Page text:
If you're planning to go on job interviews, you've probably been brushing up on your interview skills. Most people prepare by practicing their answers to likely questions, but the outcome may depend on the questions they themselves ask the job interviewer.<p> Questions about the company or the job responsibilities are fine ― but experts say there are some questions you shouldn't ask during your initial job interview. Here are 10 questions <i>no</i>t to ask.
While asking about public transportation to and from the office might seem innocuous, <a href=http://www.seidbet.com target=”_blank”>career management and executive coach</a> Bettina Seidman said it can turn off an employer. "Find it yourself," Seidman said. "If you have to ask about trains and buses nearby, how will you work on complicated projects?"
Working from home may be possible for some jobs at some point, but Bruce Hurwitz, president and CEO of <a href=http://www.hsstaffing.com target=”_blank”>Hurwitz Strategic Staffing</a>, said it will happen only after trust has been established.<p> "Raising it during the interview process raises concerns that maybe the candidate has some home-related issues that they are hiding," Hurwitz said. "Of course, it could simply be because of the commute, but the time to ask the question is after the employer knows they can trust your work ethic."
Jeff Kear, owner of <a href=http://planningpod.com/index.cfm target=”_blank”>Planning Pod</a>, said asking about a potential probation period for new employees can raise all sorts of red flags. <p> "It sounds like you've been fired in the past or somehow expect to perform poorly at some point," Kear said. "Even if you have been fired or let go ― and many of us have ― don't tip your hand by asking how any poor performance on your part would be handled."<p> Instead, Kear suggests phrasing the question in a way that touches on the performance-evaluation process.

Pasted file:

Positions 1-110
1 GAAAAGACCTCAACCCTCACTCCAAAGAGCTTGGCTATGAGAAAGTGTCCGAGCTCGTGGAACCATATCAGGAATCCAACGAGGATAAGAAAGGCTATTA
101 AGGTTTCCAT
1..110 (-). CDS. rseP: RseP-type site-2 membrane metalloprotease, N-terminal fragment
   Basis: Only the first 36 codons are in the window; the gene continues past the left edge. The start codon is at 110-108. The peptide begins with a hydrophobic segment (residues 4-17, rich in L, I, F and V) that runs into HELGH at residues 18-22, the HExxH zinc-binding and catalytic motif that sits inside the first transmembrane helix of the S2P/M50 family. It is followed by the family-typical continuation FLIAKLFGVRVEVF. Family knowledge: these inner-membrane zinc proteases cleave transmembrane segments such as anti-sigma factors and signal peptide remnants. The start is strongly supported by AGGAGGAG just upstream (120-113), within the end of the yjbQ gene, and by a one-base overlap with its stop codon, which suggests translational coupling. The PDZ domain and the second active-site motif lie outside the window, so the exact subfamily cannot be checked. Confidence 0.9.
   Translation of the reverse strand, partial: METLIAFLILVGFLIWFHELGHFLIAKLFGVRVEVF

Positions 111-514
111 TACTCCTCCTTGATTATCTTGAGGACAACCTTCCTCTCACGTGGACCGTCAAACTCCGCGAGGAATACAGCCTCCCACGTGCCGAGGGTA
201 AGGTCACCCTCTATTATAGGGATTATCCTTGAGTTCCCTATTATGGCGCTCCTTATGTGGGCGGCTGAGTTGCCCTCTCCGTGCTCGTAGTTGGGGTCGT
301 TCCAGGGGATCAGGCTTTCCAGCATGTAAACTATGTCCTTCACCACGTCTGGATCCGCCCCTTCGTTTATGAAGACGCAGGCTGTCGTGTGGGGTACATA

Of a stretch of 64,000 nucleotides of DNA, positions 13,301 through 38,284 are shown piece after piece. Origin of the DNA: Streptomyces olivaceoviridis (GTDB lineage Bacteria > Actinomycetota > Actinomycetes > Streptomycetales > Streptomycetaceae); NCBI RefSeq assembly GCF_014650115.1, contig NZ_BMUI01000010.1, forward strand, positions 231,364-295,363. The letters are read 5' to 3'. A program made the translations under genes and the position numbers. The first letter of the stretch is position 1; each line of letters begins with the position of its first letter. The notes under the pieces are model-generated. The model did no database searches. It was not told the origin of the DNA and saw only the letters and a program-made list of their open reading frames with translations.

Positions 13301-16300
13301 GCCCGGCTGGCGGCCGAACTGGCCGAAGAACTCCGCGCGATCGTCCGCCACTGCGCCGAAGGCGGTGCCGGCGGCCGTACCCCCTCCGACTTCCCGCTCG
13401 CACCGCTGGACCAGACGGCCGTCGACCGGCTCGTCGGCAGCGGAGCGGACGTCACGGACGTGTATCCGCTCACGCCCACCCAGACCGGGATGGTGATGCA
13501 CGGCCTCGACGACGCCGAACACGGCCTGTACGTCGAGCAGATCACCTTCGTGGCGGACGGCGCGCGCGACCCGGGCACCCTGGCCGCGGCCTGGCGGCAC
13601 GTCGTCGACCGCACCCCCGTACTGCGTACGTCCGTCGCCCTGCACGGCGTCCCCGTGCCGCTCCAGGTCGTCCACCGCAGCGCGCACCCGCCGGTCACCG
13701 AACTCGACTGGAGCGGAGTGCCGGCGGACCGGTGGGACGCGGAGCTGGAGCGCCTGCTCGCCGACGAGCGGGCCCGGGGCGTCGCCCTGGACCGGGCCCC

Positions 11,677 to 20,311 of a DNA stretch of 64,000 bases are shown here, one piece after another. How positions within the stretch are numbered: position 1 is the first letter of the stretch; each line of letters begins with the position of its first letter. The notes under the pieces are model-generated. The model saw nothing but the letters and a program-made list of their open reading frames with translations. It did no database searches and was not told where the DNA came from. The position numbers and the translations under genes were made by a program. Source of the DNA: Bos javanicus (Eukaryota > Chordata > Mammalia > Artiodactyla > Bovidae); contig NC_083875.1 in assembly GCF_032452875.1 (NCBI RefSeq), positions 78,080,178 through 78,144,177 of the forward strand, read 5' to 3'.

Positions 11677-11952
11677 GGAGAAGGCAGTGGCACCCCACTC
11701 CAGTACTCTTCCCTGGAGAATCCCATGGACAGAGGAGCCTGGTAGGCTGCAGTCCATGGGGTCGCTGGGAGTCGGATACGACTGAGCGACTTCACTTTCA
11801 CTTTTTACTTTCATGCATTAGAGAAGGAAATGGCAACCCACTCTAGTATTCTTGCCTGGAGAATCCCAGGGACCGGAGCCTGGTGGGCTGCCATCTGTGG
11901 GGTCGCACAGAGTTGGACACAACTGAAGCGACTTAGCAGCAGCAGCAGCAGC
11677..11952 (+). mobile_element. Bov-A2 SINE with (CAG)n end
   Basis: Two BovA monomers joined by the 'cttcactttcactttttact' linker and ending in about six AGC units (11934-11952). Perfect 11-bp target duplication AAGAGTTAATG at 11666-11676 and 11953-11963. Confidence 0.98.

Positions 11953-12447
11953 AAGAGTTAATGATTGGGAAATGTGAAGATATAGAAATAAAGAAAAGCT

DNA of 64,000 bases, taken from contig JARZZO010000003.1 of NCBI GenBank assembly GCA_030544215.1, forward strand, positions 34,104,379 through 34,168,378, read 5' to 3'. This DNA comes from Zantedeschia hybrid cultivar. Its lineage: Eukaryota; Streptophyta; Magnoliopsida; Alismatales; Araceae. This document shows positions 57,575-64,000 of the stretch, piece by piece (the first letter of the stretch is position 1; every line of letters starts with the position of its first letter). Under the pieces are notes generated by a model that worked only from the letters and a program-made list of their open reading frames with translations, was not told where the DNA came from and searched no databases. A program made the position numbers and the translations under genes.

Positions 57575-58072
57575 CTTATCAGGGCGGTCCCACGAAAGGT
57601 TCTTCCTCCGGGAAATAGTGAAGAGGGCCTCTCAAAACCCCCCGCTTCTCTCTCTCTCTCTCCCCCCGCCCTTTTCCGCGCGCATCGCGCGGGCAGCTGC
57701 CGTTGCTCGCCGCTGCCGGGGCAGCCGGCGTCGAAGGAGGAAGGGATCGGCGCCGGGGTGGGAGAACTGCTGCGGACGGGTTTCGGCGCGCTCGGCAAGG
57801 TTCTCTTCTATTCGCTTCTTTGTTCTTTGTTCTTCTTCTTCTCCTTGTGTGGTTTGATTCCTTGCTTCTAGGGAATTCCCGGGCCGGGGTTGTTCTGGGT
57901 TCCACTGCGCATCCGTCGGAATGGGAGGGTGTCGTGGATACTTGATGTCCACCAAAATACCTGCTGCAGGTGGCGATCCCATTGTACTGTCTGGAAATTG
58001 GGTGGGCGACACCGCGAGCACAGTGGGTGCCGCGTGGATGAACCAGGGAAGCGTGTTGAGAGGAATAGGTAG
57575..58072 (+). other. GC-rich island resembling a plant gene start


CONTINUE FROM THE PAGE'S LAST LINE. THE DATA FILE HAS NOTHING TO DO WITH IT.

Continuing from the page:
Asking to hear about the company and what it does is a huge no-no, according to Josh Tolan, CEO of <a href=http://www.sparkhire.com target=”_blank”>Spark Hire</a>, because the candidate should have come prepared, having thoroughly researched the business.<p> "You should be able to ask questions about specific company programs or how they plan to address industry trends," Tolan said. "Don’t ask a question which makes it obvious you’ve done zero research on the place you'd like to work."
Roxanne Hewertson, principal of the <a href=http://www.highlandconsultinggroupinc.com/ target=”_blank”>Highland Consulting Group</a>, said asking if a company has on-site child care advertises the candidate's family status, which can come back to bite the interviewee. "Since they can't legally ask about your family, you could leave them with the impression that your children's child care is not just a consideration but a problem," Hewertson said. "Once you have the job offer, you can ― and should ― feel free to ask about child care options, but not before."